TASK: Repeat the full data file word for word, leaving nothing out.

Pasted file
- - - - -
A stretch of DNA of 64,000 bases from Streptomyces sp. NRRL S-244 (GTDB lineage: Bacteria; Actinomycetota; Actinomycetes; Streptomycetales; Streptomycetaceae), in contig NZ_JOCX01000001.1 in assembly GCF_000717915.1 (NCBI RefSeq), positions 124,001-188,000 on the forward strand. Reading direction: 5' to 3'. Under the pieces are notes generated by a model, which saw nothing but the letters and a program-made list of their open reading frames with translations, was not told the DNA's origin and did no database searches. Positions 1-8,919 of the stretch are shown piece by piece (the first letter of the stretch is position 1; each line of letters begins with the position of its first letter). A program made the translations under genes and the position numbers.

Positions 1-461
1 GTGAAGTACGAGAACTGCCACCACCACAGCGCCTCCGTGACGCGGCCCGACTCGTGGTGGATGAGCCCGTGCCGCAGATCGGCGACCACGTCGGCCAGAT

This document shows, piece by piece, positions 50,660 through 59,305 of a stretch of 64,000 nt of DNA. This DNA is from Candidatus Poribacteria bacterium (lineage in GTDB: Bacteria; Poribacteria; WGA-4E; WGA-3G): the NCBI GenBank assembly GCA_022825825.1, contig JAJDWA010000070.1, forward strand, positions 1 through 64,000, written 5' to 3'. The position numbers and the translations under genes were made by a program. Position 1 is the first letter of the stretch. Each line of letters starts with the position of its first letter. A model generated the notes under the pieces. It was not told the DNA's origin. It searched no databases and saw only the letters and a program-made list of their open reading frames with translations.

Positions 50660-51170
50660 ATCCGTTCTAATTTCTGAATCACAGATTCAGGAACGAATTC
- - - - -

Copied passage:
A stretch of DNA of 64,000 bases from Streptomyces sp. NRRL S-244 (GTDB lineage: Bacteria; Actinomycetota; Actinomycetes; Streptomycetales; Streptomycetaceae), in contig NZ_JOCX01000001.1 in assembly GCF_000717915.1 (NCBI RefSeq), positions 124,001-188,000 on the forward strand. Reading direction: 5' to 3'. Under the pieces are notes generated by a model, which saw nothing but the letters and a program-made list of their open reading frames with translations, was not told the DNA's origin and did no database searches. Positions 1-8,919 of the stretch are shown piece by piece (the first letter of the stretch is position 1; each line of letters begins with the position of its first letter). A program made the translations under genes and the position numbers.

Positions 1-461
1 GTGAAGTACGAGAACTGCCACCACCACAGCGCCTCCGTGACGCGGCCCGACTCGTGGTGGATGAGCCCGTGCCGCAGATCGGCGACCACGTCGGCCAGAT

This document shows, piece by piece, positions 50,660 through 59,305 of a stretch of 64,000 nt of DNA. This DNA is from Candidatus Poribacteria bacterium (lineage in GTDB: Bacteria; Poribacteria; WGA-4E; WGA-3G): the NCBI GenBank assembly GCA_022825825.1, contig JAJDWA010000070.1, forward strand, positions 1 through 64,000, written 5' to 3'. The position numbers and the translations under genes were made by a program. Position 1 is the first letter of the stretch. Each line of letters starts with the position of its first letter. A model generated the notes under the pieces. It was not told the DNA's origin. It searched no databases and saw only the letters and a program-made list of their open reading frames with translations.

Positions 50660-51170
50660 ATCCGTTCTAATTTCTGAATCACAGATTCAGGAACGAATTC